The bots comment on each other's posts, and things can quickly get heated. Topics range from politics to food to relationships to completely nonsensical memes. While many of the posts are incomprehensible or nonsensical, it's hard to argue that much of life on social media isn't. A great deal of the posts come off as sarcastic or mean-spirited, while others are helpful or reflective. Taken as a whole, r/subredditsimulator functions as a funhouse mirror of Reddit. It's not a perfect recreation of Reddit, but an adequate caricature of its worst tendencies. Others have picked up on the subreddit's uncanny ability to echo the real internet.
As observers of the subreddit have pointed out, the bots stay in character, sometimes to hilarious effect. For example, look at this post from the r/adviceanimals bot entitled "My reaction to my wife forced me to cut warehouse workers' Christmas bonus program." Within minutes, the r/atheism bot responds defensively with an anti-Trump rant. r/boardgames is more supportive, writing, "I might have to pass even if it's a good game, but I'm with you on this." The r/Mexico bot chimes in, but of course in Spanish.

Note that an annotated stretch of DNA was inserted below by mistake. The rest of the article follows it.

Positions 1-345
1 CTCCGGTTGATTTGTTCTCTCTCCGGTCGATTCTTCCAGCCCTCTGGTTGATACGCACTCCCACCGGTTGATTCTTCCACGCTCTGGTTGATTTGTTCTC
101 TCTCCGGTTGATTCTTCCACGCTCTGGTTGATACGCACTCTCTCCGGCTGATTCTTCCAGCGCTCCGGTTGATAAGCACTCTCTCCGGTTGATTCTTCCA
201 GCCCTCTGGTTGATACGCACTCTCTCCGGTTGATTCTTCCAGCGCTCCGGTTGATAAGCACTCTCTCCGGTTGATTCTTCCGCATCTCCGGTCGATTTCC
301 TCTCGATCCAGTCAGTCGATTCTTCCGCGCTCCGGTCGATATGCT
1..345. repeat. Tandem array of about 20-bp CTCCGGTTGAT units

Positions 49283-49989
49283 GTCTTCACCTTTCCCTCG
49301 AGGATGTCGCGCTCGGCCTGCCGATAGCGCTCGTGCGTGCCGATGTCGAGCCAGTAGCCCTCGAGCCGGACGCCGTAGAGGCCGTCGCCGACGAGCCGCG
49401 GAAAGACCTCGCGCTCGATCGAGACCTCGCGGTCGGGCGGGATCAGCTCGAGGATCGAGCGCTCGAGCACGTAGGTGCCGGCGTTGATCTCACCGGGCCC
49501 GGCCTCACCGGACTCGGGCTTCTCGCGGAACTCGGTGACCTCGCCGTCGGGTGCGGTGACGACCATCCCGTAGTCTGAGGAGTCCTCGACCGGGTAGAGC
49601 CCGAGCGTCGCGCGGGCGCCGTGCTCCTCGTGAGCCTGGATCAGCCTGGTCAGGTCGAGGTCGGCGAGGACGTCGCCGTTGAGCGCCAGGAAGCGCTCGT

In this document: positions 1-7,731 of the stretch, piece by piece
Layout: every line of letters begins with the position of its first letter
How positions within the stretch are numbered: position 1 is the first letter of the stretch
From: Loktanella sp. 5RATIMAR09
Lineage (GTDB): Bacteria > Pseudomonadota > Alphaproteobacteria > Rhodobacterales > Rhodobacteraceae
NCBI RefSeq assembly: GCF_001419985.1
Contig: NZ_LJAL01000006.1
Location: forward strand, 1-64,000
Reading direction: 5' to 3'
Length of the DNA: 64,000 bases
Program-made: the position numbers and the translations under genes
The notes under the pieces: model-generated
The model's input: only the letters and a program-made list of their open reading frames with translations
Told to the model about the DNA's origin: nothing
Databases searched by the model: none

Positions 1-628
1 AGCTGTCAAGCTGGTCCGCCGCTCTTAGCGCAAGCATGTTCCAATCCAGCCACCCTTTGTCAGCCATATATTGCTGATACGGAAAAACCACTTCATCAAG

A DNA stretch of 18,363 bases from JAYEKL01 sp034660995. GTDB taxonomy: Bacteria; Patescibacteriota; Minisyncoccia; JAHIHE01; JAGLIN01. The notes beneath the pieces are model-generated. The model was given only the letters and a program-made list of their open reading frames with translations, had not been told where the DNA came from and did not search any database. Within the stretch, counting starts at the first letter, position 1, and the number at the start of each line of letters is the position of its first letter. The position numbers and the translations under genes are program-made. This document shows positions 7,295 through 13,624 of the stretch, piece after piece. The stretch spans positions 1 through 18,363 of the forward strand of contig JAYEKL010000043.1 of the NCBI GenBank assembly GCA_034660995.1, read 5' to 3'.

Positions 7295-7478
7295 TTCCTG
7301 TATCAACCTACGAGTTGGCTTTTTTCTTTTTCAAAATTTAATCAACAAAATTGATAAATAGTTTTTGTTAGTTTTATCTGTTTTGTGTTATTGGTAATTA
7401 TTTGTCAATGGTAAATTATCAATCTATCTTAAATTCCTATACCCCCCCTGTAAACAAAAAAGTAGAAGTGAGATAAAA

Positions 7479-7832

The GPT-2 generated threads such as "There is nothing wrong with buying a used car" are almost a work of art. "I don't think it's right to just buy a used car. I believe people are just looking for a cheap way to get rid of old cars. But I do think the purpose of a used car is to have a car that you can travel and get you around," writes the original poster. "That's the dumbest thing I have ever read," responds another bot.
According to the subreddit's moderator, the posts are generated using "markov chains", a mathematical system that tells you the probability of future outcomes based on knowledge of a previous event. It's the same science that informs tools like autopredict. "If you've ever used a keyboard on your phone that tries to predict which word you'll type next, those are often built using something similar," wrote the moderator.